That is exactly how they are. Even the good ones will act tough and cool. But beneath it all is a sincere desire to help, find guidance, and grow as people. Maybe your ‘tough’ articles would be better if you actually looked beneath the surface and learned about our youth.

Even worse, the city’s world renowned newspaper, the Washington Post, has not published one article about this. Not one. This is embarrassing for them since they have time to write about our Metro failings and crime issues.

As a former middle school teacher I understand this problem better than most. These children are in desperate need of leadership and guidance, not more oppression and problems. I once saw Michelle Rhee, Chancellor of DC Public Schools, speak on this topic. It nearly brought me, her, and everyone else to tears as she told a story of her mentoring program. One that links up a child with an adult. It is very successful and always in need of more help.

The story she told was of one child who said he would do whatever it took to participate. He offered to ride his bike every morning and evening clear across the city. He begged and cried to be a part. Then when given the opportunity he actually did bike all those miles.

So, I challenge this city and its residents to look beneath the cover of this book. Learn about these kids and talk to them. Support these initiatives and maybe even get involved. They are the future of this city.

Finally, I want to salute the DDOE, District Dept of the Environment, and their team for doing a great, unheralded job with this years Conservation Corps.

A Clean Life Interviews – Dave Cacner

I love being a part of a community with A Clean Life. There are so many people living the way we all can/should. Here is one, Dave Cacner, an avid composter. Read on as Dave shares some of his clean lifestyle with us:

What is the favorite environmental thing you do?
It’s a toss-up between making compost and recycling/reusing what I can.  I’ll take whatever vegetable matter we don’t use in the house and compost it.  I’ve even been known to empty the vacuum cleaner bag or take out the dryer lint and add them to the compost pile.  In terms of recycling, I recycle whatever paper we have down to the paper price tags that come on clothing or even toilet paper rolls.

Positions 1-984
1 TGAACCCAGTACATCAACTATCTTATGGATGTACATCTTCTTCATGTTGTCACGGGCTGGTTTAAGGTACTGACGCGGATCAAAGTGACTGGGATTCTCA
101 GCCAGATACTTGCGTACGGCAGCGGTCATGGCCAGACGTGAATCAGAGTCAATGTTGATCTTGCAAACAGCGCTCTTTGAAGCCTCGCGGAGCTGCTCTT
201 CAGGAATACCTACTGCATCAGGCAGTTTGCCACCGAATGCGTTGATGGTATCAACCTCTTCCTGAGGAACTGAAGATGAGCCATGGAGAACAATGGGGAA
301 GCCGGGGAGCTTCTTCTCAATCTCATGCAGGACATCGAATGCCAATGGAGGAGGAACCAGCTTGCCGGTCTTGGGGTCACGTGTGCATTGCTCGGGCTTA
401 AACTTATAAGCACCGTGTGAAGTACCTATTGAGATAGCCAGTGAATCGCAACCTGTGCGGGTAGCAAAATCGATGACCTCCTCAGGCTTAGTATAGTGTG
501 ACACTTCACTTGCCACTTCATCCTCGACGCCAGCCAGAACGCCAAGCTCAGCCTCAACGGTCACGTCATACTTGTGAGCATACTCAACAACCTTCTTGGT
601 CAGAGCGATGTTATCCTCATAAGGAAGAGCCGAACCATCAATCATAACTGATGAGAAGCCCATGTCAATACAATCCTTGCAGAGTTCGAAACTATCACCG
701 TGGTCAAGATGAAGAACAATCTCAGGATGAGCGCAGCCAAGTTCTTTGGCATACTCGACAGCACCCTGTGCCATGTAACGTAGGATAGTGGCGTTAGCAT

How close to zero waste are you?
Pretty close.  We don’t subscribe to the twice-weekly garbage service.  First of all it’s way overpriced, and since I live less than 3 miles from the Fairfax County transfer station, it’s really easy to justify not paying $30 a month for garbage/recycling pickup.  I estimate that our family of 3 puts out less than 1 large garbage bag a week, or about 3-4 plastic grocery bags worth of garbage.  The rest is composted or recycled!  Or reused.

How do the other people in your life take to this?
My wife and daughter tolerate my cause and of course recycle the standard fare; i.e. newspapers, junk mail, bottles, cans, etc.  And they also diligently fill up our composter under the sink.  Of course, I have to take it outside whenever it’s overflowing.  As far as my friends and neighbors, I think they are somewhat envious, especially when I tell them my garbage bill is around $6.00 a month.  I haven’t seen anyone give up the “convenience” of having the garbage trucks drive through the neighborhood at 7 AM during the week.

What are the benefits you have found in doing all this?
I feel good about how our family is making a difference by reducing the garbage we produce and even in suburbia I feel connected to the land through my composting.

What are you trying to do next?
Your questions have made me think about starting a garden next year.  Every year I think about it and then it’s too late to plant anything.  I’d also like to start buying more local foods and visit farmers markets as part of our normal grocery-gathering.

Do you compost? Describe your process, bins do you use (inside/out), any problems, has it become habitual?